Iberia council agree to ask AG to investigate Romero
NEW IBERIA — With a vote of 10-3 on Wednesday, the Iberia Parish Council set Nov. 6 as the date for the voters to decide on legalizing video poker in the parish.
The council also voted unanimously to ask the Louisiana Attorney General’s Office to investigate if Parish President Errol “Romo” Romero violated state law when taking affidavits concerning allegations of voter intimidation during the last district attorney election.
Councilman Thomas Landry said he did not know how much money video poker would generate, and Councilman Curtis Baudoin said he was voting for it because he was tired of seeing parish residents spending their money on video poker in St. Mary and St. Martin parishes.
Should voters vote to legalize video poker, the proposition would have to appear before the Legislature for final approval. Council members have said they will dedicate the tax revenue from video poker between the parish jail and road work.
Council members Landry, Baudoin, Maggie Daniels, Troy Comeaux, David Ditch, Ricky J. Gonsoulin, Glenn Romero, Jerome Fitch, Aquicline Arnold, and David Wayne Romero voted to set the video poker election date. Council member Bernard Broussard, Roger Duncan and Marty Trahan voted against it. Lloyd Brown was absent.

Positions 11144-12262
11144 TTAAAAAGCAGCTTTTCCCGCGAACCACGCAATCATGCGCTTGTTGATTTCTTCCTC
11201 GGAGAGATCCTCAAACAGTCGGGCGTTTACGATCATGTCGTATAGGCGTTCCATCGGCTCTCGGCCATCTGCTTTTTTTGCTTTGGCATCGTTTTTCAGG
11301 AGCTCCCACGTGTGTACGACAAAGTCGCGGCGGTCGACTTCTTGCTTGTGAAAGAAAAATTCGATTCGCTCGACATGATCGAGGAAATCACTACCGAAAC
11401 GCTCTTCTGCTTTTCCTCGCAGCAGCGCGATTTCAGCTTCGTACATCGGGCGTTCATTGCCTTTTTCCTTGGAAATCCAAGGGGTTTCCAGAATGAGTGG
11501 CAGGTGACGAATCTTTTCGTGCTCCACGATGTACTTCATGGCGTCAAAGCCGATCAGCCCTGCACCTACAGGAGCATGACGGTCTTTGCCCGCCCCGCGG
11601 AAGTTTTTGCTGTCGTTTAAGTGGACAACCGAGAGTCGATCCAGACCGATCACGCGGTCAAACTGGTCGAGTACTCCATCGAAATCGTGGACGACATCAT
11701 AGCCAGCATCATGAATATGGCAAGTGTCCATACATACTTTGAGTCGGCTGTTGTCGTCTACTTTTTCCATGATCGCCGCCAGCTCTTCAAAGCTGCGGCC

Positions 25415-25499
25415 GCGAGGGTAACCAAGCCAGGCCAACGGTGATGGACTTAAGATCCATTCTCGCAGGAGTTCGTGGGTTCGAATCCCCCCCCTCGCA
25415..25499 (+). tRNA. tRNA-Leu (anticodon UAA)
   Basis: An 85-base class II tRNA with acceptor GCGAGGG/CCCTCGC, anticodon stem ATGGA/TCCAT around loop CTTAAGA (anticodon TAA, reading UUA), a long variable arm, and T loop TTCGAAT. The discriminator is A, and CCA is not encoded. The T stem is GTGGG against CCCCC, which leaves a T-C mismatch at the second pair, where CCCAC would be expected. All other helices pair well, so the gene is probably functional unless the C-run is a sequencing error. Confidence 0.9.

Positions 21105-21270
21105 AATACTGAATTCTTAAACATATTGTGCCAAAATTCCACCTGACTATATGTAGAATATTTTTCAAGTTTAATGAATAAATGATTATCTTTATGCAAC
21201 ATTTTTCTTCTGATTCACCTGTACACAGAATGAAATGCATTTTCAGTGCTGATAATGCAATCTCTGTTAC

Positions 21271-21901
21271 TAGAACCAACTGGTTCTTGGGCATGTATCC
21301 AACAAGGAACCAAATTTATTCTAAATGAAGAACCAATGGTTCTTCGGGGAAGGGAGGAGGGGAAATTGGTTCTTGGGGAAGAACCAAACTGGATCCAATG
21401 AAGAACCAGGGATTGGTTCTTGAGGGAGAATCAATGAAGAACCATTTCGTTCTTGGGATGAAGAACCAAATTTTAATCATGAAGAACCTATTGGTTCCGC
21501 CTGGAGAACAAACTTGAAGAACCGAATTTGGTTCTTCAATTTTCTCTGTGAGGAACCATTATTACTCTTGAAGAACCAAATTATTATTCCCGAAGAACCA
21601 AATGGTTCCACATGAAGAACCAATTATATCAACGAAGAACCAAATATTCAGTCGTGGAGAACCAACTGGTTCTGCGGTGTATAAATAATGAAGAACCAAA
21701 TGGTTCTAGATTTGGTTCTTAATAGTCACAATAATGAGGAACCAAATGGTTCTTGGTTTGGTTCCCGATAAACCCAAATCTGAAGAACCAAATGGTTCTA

Also during the meeting, the council voted unanimously to split up the investigation of alleged voter intimidation of the District Attorney’s Office between the council and the state Attorney General’s Office.
The council hired Lafayette attorney Donald Washington last month to find out if the parish president violated the parish charter by submitting what it calls “misleading” affidavits to the state Attorney General’s Office.
The council launched the investigations because of a series of letters the parish president wrote earlier this year to the state Attorney General’s Office and other state agencies alleging that staff members from District Attorney Phil Haney’s office had intimidated residents to vote against him during the last election.
Attorney General Buddy Caldwell told Errol Romero in an April 16 letter that the allegations had no merit after interviewing those who were named in the affidavits. Caldwell added there may have been laws violated in taking the affidavits and making false allegations.
Broussard said that once Washington completes his investigation, the council will submit its findings to the state Attorney General’s Office and State Police. He said the council hopes to have its investigation completed within two weeks.